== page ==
Cort took Hebrew and Arabic at the same time. You think you could do that?
Cort took Hebrew and Arabic at the same time. You think you could do that? Credit: Dave Jones

A first-person account from off the beaten track, as told to Anne Ford.

“I grew up in Ohio, where my father was the president of a chain of shoe stores. I spent five years in the company, and I’m pleased that I did. I learned some down-to-earth things, which I’m not the strongest in, some people have said. But that was not the route I wanted to go. So I enrolled in a Middle East studies program in Pennsylvania.

“I and a Moroccan fellow and an Iraqi Jew from Israel, we shared an apartment on Rittenhouse Square, which is a classy place in Philadelphia. I had a car, so I was pretty popular. I met my wife there—in fact, I stole her from somebody. I guess we’re still friends, if he’s still alive. She died in 1996.

“One of the reasons I dropped out of the program was that I was taking Hebrew and Arabic at the same time. You think you could do that? I ended up working for the state of New York, but I’ve always wanted to help bring about peace in the Middle East. I started a research clearinghouse called Political Approaches to Co-existence, or PACO. ‘Paco’ means ‘peace’ in Esperanto.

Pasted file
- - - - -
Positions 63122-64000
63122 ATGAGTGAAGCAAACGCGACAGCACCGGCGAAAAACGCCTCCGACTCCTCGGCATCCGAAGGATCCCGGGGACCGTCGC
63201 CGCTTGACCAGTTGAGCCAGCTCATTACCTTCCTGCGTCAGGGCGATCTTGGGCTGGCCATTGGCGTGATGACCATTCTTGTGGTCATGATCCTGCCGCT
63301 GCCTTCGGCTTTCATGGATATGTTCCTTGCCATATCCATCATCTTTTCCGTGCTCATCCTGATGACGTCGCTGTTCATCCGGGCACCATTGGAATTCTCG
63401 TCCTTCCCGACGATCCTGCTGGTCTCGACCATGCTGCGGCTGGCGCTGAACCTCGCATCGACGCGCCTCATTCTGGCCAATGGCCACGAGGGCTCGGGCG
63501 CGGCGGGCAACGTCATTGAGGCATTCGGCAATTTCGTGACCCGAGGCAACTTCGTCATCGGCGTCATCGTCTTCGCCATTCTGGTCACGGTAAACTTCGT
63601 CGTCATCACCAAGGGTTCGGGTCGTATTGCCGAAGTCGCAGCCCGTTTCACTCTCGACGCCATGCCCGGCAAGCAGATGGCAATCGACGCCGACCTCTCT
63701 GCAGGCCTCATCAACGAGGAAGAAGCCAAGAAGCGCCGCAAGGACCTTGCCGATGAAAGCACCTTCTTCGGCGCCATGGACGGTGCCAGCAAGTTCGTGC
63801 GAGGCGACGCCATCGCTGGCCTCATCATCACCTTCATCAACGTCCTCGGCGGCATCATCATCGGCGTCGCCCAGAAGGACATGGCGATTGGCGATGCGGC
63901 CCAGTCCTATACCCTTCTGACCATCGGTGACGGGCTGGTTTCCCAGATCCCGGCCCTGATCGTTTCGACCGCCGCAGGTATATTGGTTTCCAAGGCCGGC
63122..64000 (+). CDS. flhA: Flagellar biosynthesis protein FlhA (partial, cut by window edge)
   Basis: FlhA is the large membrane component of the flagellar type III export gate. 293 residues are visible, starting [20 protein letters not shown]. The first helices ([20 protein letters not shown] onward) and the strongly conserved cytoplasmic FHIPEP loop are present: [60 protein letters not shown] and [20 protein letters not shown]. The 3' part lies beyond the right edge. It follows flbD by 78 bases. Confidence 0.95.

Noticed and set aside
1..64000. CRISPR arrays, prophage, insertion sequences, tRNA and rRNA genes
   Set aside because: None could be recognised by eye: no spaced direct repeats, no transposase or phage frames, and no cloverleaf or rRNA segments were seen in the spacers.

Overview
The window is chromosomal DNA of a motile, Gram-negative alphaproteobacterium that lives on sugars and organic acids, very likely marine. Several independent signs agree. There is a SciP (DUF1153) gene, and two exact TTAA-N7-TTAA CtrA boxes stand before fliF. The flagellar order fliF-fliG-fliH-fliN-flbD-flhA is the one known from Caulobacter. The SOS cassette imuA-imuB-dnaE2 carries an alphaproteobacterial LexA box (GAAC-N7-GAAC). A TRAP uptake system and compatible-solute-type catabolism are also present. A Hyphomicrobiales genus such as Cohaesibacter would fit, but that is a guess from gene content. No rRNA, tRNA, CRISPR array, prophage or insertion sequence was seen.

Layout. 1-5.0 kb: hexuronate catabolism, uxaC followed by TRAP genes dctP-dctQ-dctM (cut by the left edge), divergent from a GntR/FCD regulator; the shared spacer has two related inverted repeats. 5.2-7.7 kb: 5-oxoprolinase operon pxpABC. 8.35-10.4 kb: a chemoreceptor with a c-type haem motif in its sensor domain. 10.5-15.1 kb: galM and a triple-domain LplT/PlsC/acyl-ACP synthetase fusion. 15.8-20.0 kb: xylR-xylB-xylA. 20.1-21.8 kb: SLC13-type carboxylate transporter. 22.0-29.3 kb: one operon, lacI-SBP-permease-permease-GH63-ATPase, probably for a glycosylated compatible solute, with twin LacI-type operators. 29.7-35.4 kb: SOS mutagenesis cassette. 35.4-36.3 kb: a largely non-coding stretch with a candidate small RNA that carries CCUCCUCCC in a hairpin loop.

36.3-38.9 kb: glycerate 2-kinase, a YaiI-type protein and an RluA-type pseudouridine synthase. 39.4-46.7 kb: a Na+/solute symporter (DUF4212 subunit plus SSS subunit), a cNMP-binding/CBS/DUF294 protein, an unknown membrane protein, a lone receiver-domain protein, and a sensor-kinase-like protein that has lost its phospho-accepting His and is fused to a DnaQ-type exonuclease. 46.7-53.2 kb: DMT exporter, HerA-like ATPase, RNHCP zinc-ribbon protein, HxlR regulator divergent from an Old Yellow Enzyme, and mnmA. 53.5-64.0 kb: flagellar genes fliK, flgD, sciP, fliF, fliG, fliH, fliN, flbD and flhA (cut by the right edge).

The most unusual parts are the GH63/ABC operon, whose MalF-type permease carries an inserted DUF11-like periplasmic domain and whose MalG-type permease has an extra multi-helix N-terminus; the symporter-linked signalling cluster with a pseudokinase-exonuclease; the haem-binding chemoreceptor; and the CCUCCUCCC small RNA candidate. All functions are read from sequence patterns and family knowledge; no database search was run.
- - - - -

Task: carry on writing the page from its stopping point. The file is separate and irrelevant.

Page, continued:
“Our gravestone—on the top of it is my wife’s name and a motto: ‘My love comes softly.’ I’m gonna have the bottom. It will say ‘No one is an island,’ and in the middle it will say ‘Political Approaches to Co-existence.’ Someone who sees that might get the idea of looking it up on the Internet. Maybe it could live on that way.

“In 2005 I went on a trip to Israel. I got sick and had to be taken to a hospital. There was a Palestinian who visited me. With the help of my brother-in-law and sister, he got me back to the States. My sister said, ‘Why don’t you come to Chicago?’ My whole family is here. I said, ‘Maybe I’ll meet Studs Terkel, who knows?’

“So I came here. It’s been great. Chicago is one of the really exciting places in the country. I’m in this Connected Living computer program, which is tied into the Kenwood of Lakeview senior facility where I live.

“I’m in the glee club; I sing solos. I like to make a little noise. I’m in a klezmer band. We had them play at the Kenwood. Afterward, I treated ’em all to a meal. How did I do that? I get one meal a day plus breakfast. So for 12, 14 days I didn’t eat my one meal, and I used it to treat my friends.”